Imagining with Daniel TigerA fourth grade girl sits in my office, tears in her eyes. She had a really hard week. She struggles with anxiety and inattention in the classroom, and that makes learning difficult on a good week. That wasn’t what brought her tears, though. She can cope with the mixed emotions that go hand-in-hand with learning problems. What made an average week terrible for this little girl was peer conflict.

“If I do what they say, they let me play with them. If I don’t because I don’t want to get in trouble, they walk away and tell me not to follow.”

Caught between her morals (she generally makes good choices and tends to consider right from wrong before making choices) and her desire to remain part of a peer group she’s known since kindergarten, she froze. To stand up to them was to risk losing them (for the day, anyway) but to follow the herd was to risk getting in trouble. She couldn’t make a decision. In the end, they left her standing alone, too anxious to make a move.

This particular child is one of the quiet ones. She’s introverted and tends to stick to a small peer group of trusted friends, and she almost never leads the group. She prefers to avoid conflict as much as possible and has difficulty stand up to her friends.

She’s not alone. Many children struggle to assert their thoughts and feelings, even when they know that speaking up is the right thing to do. “Yes, our kids do have different temperaments and some are shyer and more sensitive,” explains Michele Borba, Ed.D, author of Unselfie: Why Empathetic Kids Succeed in Our All-About-Me World. “The good news is that assertiveness is comprised of skills that can be taught.”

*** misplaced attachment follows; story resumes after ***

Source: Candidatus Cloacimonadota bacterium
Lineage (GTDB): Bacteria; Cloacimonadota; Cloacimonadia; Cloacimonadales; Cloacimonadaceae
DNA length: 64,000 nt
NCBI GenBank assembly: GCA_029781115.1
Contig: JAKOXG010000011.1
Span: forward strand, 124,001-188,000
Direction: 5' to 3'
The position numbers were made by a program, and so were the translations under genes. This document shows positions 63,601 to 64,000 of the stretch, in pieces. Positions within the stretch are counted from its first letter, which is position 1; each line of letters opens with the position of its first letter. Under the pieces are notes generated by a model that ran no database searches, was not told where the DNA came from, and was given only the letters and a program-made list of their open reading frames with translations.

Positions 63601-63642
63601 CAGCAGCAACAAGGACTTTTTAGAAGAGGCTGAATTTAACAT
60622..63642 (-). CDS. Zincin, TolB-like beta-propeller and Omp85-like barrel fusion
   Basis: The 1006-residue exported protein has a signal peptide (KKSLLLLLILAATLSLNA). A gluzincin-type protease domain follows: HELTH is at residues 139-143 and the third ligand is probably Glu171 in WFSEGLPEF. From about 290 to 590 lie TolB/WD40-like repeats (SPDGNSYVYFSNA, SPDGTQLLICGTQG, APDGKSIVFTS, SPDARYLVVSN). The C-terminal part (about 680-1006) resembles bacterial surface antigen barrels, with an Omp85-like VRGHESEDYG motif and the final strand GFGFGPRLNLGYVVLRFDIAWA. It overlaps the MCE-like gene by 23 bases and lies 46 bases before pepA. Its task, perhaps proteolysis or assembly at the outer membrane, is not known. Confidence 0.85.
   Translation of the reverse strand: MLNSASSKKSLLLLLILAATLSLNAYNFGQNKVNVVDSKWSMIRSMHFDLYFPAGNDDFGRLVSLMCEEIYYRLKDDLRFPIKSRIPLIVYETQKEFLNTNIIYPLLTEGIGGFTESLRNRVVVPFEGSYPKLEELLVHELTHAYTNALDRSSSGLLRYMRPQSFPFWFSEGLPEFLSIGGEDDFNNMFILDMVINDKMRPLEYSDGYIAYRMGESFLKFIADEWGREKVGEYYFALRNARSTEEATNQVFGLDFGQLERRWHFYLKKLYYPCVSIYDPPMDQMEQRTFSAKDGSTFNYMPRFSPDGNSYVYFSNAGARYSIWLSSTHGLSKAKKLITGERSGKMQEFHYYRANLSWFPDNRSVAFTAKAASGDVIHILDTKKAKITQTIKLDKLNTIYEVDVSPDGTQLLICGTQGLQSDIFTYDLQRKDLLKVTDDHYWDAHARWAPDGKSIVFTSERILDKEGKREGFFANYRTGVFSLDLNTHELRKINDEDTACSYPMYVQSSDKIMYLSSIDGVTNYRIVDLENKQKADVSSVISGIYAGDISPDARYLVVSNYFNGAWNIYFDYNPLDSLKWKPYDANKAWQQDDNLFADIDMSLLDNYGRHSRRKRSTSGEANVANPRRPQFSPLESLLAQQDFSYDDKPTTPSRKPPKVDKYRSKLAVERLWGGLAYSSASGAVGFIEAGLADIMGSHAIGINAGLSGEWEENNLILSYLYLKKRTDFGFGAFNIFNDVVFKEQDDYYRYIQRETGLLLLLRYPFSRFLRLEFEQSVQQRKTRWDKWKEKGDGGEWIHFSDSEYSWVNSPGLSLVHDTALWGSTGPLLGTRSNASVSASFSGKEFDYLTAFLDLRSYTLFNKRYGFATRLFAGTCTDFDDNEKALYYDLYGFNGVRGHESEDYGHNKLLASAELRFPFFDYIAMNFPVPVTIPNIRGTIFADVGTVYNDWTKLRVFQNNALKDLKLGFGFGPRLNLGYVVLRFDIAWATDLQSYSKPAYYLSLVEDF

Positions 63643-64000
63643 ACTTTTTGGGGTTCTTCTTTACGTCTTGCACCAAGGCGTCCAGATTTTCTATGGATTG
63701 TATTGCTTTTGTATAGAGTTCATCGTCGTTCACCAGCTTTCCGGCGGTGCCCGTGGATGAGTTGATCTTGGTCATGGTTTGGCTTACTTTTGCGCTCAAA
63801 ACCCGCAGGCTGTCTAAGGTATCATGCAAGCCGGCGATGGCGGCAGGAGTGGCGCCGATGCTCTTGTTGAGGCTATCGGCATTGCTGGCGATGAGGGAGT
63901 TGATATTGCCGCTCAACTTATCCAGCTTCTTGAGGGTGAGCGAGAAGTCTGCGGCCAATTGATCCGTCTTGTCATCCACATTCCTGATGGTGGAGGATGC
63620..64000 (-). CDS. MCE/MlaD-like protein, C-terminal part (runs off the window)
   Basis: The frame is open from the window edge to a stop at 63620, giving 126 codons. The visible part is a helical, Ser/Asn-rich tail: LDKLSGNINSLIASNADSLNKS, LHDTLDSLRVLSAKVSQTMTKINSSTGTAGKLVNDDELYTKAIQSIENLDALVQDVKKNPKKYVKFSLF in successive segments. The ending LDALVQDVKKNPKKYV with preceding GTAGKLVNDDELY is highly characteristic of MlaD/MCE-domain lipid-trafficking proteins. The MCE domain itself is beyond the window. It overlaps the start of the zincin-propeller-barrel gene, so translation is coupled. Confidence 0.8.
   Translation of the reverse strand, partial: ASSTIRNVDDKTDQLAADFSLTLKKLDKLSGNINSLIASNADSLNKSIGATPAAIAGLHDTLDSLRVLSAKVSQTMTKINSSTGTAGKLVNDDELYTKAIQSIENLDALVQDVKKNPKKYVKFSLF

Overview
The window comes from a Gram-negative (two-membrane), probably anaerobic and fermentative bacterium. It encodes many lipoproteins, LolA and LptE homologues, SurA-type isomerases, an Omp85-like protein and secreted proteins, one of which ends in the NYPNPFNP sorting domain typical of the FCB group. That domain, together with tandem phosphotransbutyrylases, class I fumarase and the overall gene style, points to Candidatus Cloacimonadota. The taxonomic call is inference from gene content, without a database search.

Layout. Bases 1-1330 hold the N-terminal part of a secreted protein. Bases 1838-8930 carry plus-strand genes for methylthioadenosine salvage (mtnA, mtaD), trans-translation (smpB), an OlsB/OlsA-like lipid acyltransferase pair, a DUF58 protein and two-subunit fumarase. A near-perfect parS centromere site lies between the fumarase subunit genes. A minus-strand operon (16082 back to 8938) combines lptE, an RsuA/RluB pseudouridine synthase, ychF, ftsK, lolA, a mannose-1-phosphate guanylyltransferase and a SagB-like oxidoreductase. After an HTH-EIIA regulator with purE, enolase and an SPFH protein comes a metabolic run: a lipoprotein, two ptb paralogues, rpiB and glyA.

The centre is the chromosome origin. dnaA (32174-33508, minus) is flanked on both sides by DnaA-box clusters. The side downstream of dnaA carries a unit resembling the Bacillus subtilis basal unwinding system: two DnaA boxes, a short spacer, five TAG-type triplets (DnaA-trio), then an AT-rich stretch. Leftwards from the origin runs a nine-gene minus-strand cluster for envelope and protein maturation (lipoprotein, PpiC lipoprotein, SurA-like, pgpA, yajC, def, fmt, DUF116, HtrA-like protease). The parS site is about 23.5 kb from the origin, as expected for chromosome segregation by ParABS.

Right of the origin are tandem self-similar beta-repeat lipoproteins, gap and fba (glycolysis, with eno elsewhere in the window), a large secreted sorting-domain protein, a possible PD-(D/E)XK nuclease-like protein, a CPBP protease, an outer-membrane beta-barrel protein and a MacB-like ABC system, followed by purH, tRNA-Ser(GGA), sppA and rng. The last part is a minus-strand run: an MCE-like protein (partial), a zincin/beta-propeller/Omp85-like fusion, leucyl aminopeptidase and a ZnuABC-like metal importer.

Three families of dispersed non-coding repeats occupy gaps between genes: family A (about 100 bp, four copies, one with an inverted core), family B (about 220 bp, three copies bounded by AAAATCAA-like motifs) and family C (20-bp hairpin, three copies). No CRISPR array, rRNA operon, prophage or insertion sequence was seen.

Assertiveness skills play an important role in a variety of situations, from the playground to the classroom to a slumber party, but knowing how to stand up for yourself and others is especially important when it comes to bullying, teasing, peer pressure and other negative behaviors.

It’s important to remember that building assertiveness skills takes time and practice. One role-play won’t do the trick. Kids need to practice both at home and out in the world as much as possible. Although that might sound like a huge undertaking, it’s actually fairly easy once you get into the assertiveness habit.

Try these strategies to help your quiet ones learn to stand up to negative behavior:

Talk about it.
All too often we tell kids what to do without actually giving them details on what we mean. “Be assertive” is a fairly bland statement. It lacks an explanation. I always encourage parents to discuss different communication styles with kids.

  • Passive: Passive communicators struggle to make eye contact, use a very quiet voice and act as if other peoples’ rights are more important than their own.
  • Aggressive: Aggressive communicators are loud, imposing (they might try to stand taller than others) and act as if their rights are more important than the rights of others.
  • Assertive: Assertive communicators make eye contact, use a calm but firm voice and respect their own rights and the rights of others equally.

Use characters from books, TV and movies to illustrate these communication styles.

Model it.